Different Practice: How 3 Indian Batsmen Approach Drills | Cricket coaching, fitness and tips

Different Practice: How 3 Indian Batsmen Approach Drills

We live in a time where we know that cricket is different for everyone. There used to be a template, but the more we understand about people, the more we realise everyone's approach needs to be individual.

Take 3 Indian batting heroes: Gambhir, Dravid and Kohli.

Each have had success by doing it their own way rather than taking to same approach every time.

You only need to see how they practice to discover the difference. Here are the ways that these batsman look at a net session:

Gambhir: Intensity

Watching Gambhir in the nets you can barely imagine him without a bat in his hand. He focuses on every ball like it is a Test match and is constantly working on shoring up his method.

But this is not by mindlessly batting. He is thinking.

Perhaps he is considering a match situation in his head, and trying different ways to play it out. Maybe he is focusing on keeping his balance central to play shots all round the ground. Whatever it is for that session, his mind is locked into the task.

Of course, intensity doesn't mean tense. He may be locked onto the ball in a epic battle, but he keeps his body loose and ready to move. His drives need to flow. He focuses in the moment.

Dravid: Determination

Dravid's way is far more about grit. Before he retired he has a reputation for technical ability over natural flair in his batting. While this is a generalisation, there is no doubt his practice shows pure determination.

He bats long, knowing that mental stamina is developed through batting. He challenges himself in nets, seeing difficult conditions as a chance to further test and enhance his mental and technical game.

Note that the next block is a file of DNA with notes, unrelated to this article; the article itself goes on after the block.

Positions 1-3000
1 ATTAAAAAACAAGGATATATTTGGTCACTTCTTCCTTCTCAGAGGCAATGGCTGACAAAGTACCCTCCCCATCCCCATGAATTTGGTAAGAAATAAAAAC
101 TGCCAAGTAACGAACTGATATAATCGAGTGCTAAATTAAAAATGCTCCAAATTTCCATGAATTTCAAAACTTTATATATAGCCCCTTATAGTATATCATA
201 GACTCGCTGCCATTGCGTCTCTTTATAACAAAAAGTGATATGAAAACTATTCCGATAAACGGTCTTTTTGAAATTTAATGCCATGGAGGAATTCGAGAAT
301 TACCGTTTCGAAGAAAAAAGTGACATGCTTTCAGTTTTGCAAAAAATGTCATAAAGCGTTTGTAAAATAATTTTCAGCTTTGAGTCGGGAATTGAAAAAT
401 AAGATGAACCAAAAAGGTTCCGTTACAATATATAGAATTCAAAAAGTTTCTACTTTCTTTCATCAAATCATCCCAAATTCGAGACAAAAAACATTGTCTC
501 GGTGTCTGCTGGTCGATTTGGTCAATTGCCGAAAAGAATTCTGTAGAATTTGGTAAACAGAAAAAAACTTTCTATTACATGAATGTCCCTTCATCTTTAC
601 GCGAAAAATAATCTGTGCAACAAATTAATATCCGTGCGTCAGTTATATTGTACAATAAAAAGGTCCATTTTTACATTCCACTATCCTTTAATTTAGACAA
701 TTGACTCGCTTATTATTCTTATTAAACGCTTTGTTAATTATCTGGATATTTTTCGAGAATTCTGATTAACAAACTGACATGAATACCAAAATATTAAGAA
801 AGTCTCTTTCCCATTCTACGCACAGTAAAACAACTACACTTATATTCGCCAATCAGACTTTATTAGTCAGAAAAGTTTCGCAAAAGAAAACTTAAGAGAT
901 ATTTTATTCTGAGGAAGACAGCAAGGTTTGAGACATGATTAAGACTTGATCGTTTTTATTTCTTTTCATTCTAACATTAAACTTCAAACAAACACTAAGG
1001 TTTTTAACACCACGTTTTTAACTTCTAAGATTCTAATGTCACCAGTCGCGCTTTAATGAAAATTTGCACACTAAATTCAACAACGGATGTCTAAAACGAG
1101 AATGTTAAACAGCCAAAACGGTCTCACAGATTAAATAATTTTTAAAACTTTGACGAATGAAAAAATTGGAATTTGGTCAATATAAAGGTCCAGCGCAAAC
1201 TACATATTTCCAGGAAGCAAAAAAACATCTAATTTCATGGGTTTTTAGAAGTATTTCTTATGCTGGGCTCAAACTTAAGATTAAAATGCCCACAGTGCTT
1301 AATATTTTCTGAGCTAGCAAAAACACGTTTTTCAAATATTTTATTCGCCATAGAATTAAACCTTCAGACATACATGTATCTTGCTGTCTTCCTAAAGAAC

His route is both naturally, and self-selected, a more difficult one to Gambhir, and it matched his aims for batting perfection perfectly.

Kohli: Passion

The golden boy among golden boys is Virat Kohli. His practice is different again.

That's not to say his work ethic is any less, but he does it with obvious passion, energy and enthusiasm.

Every catch dropped in practice is a personal slight. Every net session is a chance to express himself as an International cricketer. Every practice is a chance for him to help someone else with throwdowns or hitting catches.

He plays with the joy of someone who feels lucky to be there. But it's not luck at all, it's talent, very hard work and a deep knowledge that his game is based on confidence and swagger.

Take home point

What we learn from these is that your practice drills have to reflect your personal style. It's the only way to succeed.

The first step to drills that make you better is to understand your personality. Then you can get to work on the nuts and bolts.

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Hi this is Doni who plays cricket on Saturdays and Sundays in a team consisting of Software engineers basically, we are located in Chennnai.,

At my home I used to practice with a fibre ball, throwing it against a wall and hitting the rebound. The length of that pitch was just 2 meters, and I had to hit to the leg side to not hit the window panes. I did it a lot and it took away from me the fear to pull and hook. Now these shots are my breadwinners! The downside is that I had been good in the offside during high school days when we played using tennis ball, now I leave everything in the offside and wait for balls which has teh line under my eye (on and legside of the stumps). Practice styles definitely crafts playing style..

Its heard that Len hutton used to practice with a golf ball rebound from his house wall, using a cricket stump to hit them. The wall was uneven, and he became a legend.